(Nothing on this blog constitutes legal advice.)

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Why isn't Labour putting forward Corbynite candidates?

Despite his successes as a candidate, the organisational victories have gone the way of Corbyn's opponents. 

The contest changes, but the result remains the same: Jeremy Corbyn’s preferred candidate defeated in a parliamentary selection. Afzhal Khan is Labour’s candidate in the Manchester Gorton by-election and the overwhelming favourite to be the seat’s next MP.

Although Khan, an MEP, was one of  the minority of Labour’s European MPs to dissent from a letter from the European parliamentary Labour party calling for Jeremy Corbyn to go in the summer of 2016, he backed Andy Burnham and Tom Watson in 2015, and it is widely believed, fairly or unfairly, that Khan had, as one local activist put it, “the brains to know which way the wind was blowing” rather than being a pukka Corbynite.

For the leader’s office, it was a double defeat;  their preferred candidate, Sam Wheeler, was kept off the longlist, when the party’s Corbynsceptics allied with the party’s BAME leadership to draw up an all ethnic minority shortlist, and Yasmine Dar, their back-up option, was narrowly defeated by Khan among members in Manchester Gorton.

But even when the leadership has got its preferred candidate to the contest, they have been defeated. That even happened in Copeland, where the shortlist was drawn up by Corbynites and designed to advantage Rachel Holliday, the leader’s office preferred candidate.

Why does the Labour left keep losing? Supporters combination of bad luck and bad decisions for the defeat.

In Oldham West, where Michael Meacher, a committed supporter of Jeremy Corbyn’s, was succeeded by Jim McMahon, who voted for Liz Kendall, McMahon was seen to be so far ahead that they had no credible chance of stopping him. Rosena Allin-Khan was a near-perfect candidate to hold the seat of Tooting: a doctor at the local hospital, the seat’s largest employer, with links to both the Polish and Pakistani communities that make up the seat’s biggest minority blocs.  Gillian Troughton, who won the Copeland selection, is a respected local councillor.

But the leadership has also made bad decisions, some claim.  The failure to get a candidate in Manchester Gorton was particularly egregious, as one trade unionist puts it: “We all knew that Gerald was not going to make it [until 2020], they had a local boy with good connections to the trade unions, that contest should have been theirs for the taking”. Instead, they lost control of the selection panel because Jeremy Corbyn missed an NEC meeting – the NEC is hung at present as the Corbynsceptics sacrificed their majority of one to retain the chair – and with it their best chance of taking the seat.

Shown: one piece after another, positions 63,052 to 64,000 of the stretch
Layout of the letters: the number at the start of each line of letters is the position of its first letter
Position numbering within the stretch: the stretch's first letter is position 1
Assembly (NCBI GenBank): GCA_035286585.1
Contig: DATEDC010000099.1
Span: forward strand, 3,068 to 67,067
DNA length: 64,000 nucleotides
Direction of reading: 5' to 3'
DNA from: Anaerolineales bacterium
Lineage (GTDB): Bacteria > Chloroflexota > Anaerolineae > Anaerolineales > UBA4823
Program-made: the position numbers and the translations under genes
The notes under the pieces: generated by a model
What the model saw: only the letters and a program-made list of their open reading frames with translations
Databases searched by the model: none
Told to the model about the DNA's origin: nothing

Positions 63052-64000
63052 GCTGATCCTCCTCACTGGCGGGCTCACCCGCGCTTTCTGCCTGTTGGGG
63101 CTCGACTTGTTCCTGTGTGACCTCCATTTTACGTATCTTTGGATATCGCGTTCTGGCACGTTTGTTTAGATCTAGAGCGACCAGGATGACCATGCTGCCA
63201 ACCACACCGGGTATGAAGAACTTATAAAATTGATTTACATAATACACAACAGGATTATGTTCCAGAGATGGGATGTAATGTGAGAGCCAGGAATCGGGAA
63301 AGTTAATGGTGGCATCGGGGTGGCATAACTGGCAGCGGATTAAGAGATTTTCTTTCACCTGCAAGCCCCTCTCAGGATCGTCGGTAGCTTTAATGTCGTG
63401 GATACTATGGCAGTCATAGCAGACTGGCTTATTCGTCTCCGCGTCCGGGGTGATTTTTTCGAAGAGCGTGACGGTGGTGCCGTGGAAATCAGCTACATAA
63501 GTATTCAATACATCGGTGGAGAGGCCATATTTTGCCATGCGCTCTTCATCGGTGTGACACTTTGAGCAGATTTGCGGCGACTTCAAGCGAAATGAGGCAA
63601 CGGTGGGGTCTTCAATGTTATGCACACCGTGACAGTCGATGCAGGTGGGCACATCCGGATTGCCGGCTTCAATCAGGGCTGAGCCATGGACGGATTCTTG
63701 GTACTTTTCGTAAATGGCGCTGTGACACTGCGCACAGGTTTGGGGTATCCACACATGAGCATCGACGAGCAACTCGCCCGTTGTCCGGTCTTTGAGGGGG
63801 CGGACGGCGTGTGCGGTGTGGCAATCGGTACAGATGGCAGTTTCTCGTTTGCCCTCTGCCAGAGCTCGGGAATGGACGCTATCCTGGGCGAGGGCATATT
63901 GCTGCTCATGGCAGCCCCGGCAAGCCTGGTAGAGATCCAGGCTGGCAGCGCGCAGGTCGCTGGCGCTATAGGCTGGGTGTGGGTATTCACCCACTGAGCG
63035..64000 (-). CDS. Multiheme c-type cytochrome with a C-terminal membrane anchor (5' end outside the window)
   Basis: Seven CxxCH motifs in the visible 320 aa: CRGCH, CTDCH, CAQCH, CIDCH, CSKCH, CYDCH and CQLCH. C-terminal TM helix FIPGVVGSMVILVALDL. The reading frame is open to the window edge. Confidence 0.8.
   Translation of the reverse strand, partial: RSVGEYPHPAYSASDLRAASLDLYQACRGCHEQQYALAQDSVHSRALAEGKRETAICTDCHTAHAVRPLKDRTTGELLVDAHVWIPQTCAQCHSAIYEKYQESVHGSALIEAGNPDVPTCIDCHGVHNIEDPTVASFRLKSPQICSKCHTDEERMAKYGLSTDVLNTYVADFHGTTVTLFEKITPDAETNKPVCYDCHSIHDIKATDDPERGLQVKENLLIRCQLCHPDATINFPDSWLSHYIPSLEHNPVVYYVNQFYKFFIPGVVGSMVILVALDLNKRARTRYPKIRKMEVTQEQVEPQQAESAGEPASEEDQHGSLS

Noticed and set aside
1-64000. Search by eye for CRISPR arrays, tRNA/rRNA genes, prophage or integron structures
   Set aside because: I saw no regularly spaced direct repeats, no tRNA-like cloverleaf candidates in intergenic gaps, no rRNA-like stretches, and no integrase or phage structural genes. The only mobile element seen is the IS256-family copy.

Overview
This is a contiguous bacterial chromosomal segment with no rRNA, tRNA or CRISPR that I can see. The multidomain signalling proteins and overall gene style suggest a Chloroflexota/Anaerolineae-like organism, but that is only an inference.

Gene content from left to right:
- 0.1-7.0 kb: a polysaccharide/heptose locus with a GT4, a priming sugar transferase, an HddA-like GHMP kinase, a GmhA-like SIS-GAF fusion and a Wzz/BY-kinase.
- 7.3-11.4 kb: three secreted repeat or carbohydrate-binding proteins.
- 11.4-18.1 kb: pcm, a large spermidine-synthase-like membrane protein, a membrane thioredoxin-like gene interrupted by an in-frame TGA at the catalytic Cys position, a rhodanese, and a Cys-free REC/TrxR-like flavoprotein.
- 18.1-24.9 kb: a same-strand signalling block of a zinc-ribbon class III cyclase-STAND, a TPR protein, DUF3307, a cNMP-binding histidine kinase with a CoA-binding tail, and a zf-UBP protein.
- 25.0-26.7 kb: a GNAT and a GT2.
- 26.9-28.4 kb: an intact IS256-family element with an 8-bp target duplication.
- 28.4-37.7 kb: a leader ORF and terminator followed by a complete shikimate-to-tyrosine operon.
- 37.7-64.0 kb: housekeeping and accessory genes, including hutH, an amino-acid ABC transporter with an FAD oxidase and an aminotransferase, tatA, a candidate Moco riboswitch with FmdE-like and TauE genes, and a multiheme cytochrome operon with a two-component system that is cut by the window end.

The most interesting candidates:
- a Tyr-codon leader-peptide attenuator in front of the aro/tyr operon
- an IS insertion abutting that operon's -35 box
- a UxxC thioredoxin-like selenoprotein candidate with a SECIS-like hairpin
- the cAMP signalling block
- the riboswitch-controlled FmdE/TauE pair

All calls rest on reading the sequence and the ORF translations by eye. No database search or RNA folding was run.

Others close to the leadership point out that for the first year of Corbyn’s leadership, the leader’s office was more preoccupied with the struggle for survival than it was with getting more of its people in. Decisions in by-elections were taken on the hop and often in a way that led to problems later down the line. It made sense to keep Mo Azam, from the party’s left, off the shortlist in Oldham West when Labour MPs were worried for their own seats and about the Ukip effect if Labour selected a minority candidate. But that enraged the party’s minority politicians and led directly to the all-ethnic-minority shortlist in Manchester Gorton.

They also point out that the party's councillor base, from where many candidates are drawn, is still largely Corbynsceptic, though they hope that this will change in the next round of local government selections. (Councillors must go through a reselection process at every election.)

But the biggest shift has very little to do with the Labour leadership. The big victories for the Labour left in internal battles under Ed Miliband were the result of Unite and the GMB working together. Now they are, for various reasons, at odds and the GMB has proven significantly better at working shortlists and campaigning for its members to become MPs.  That helps Corbynsceptics. “The reason why so many of the unions supported Jeremy the first time,” one senior Corbynite argues, “Is they wanted to move the Labour party a little bit to the left. They didn’t want a socialist transformation of the Labour party. And actually if you look at the people getting selected they are not Corbynites, but they are not Blairites either, and that’s what the unions wanted.”

Regardless of why, it means that, two years into Corbyn’s leadership, the Labour left finds itself smaller in parliament than it was at the beginning.  

Stephen Bush is special correspondent at the New Statesman. His daily briefing, Morning Call, provides a quick and essential guide to British politics.